While the majority of calls using SOAP with SPServices use GetListItems to get items from lists, changing data with UpdateListItems is probably a close second. In this case, we’re altering data based on some user action. In a way, it’s like repainting your car (which I’ve never done). The shape and structure of the car stays the same, but you make it look better with new paint. New data can be like that – after all, the list or library itself doesn’t change.

Image source: http://www.internetbillboards.net/2015/03/27/a-step-by-step-diy-guide-to-give-your-car-a-new-paint-job/

Image source: http://www.internetbillboards.net/2015/03/27/a-step-by-step-diy-guide-to-give-your-car-a-new-paint-job/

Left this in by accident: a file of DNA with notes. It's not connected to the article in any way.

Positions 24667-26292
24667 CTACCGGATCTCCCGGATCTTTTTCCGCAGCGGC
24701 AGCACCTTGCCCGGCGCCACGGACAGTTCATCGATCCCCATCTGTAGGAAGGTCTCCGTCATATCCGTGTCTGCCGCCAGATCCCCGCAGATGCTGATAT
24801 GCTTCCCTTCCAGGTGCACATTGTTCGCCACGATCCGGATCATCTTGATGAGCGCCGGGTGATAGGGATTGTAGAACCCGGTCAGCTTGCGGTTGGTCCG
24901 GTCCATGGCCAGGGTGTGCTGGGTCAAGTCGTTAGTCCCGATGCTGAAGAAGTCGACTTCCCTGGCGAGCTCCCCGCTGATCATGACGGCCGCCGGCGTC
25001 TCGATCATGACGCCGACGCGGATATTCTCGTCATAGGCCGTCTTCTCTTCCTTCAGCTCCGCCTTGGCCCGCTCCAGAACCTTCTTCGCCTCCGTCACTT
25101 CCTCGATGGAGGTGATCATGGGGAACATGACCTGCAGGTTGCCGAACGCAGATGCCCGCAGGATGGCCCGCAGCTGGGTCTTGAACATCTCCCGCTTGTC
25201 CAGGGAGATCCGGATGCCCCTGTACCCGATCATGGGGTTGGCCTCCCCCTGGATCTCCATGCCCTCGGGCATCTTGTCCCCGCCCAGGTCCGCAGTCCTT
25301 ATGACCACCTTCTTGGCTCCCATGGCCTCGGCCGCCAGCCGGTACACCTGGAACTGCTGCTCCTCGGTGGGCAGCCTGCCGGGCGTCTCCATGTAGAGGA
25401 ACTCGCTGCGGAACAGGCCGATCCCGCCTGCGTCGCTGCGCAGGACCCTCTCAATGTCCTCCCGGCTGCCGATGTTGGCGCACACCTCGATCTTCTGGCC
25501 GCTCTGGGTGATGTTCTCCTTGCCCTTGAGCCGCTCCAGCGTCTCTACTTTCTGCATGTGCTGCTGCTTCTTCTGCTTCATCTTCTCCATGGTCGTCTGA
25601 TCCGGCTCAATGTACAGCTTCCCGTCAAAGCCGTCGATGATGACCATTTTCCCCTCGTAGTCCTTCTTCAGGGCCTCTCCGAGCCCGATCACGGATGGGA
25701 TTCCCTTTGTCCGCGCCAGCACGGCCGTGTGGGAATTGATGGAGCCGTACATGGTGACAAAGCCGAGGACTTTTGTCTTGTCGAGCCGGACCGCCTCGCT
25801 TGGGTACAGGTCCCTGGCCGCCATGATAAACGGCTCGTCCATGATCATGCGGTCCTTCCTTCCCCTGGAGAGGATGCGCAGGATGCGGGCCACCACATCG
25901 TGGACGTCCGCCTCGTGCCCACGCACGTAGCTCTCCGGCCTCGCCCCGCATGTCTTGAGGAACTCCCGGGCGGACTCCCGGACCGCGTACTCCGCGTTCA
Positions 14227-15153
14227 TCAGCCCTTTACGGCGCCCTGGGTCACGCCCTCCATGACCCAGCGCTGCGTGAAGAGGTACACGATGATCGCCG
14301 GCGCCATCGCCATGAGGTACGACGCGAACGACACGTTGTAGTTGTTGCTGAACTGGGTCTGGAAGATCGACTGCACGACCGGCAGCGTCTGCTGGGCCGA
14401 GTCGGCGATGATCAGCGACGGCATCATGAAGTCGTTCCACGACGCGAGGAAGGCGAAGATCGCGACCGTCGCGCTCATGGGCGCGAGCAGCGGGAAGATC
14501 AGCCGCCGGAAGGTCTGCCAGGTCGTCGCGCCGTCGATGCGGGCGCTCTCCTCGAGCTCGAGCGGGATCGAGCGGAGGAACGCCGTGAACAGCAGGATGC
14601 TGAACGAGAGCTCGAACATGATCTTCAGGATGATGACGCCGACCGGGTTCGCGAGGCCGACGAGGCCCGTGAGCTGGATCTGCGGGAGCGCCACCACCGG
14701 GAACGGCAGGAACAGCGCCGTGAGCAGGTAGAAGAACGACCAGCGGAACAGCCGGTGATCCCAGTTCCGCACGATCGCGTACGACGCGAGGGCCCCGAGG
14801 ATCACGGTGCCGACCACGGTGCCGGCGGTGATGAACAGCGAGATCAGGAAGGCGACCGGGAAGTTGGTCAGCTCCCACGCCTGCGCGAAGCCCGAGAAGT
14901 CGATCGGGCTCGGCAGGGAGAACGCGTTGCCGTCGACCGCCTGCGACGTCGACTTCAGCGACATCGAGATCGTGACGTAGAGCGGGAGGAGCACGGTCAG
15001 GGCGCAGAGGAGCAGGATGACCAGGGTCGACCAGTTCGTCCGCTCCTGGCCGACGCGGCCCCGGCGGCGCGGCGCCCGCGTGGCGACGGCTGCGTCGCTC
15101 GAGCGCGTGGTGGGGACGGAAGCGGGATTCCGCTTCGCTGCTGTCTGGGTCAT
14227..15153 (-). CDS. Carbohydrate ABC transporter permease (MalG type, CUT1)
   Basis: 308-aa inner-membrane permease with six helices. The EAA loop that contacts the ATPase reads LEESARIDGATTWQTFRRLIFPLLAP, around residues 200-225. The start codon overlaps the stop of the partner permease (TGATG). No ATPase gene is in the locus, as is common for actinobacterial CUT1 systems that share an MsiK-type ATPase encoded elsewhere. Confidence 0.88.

Let’s look at a simple example of an update: deleting a list item. This is probably the simplest update because all we have to pass in is the ID of the list item and ask for a delete.

var itemID = 1;
var p = $().SPServices({
  operation: "UpdateListItems",
  listName: "Tasks",
  updates: "<Batch OnError='Continue'> " +
    "<Method ID='1' Cmd='Delete'>" +
    "<Field Name='ID'>" + itemID + "</Field>" +
    "</Method>" +
    "</Batch>"
});
p.done({
  // Manage success or failure here
});

To delete a document in a library, it’s just a little bit harder. We need to pass in the FileRef (where the file lives) in addition to the ID.

var itemID = 1;
var fileRef = "http://mydomain/libName/fileName";
var p = $().SPServices({
  operation: "UpdateListItems",
  listName: "Tasks",
  updates: "<Batch OnError='Continue'> " +
    "<Method ID='1' Cmd='Delete'>" +
    "<Field Name='ID'>" + itemID + "</Field>" +
    "<Field Name='FileRef'>" + fileRef + "</Field>" +
    "</Method>" +
    "</Batch>"
});
p.done({
  // Manage success or failure here
});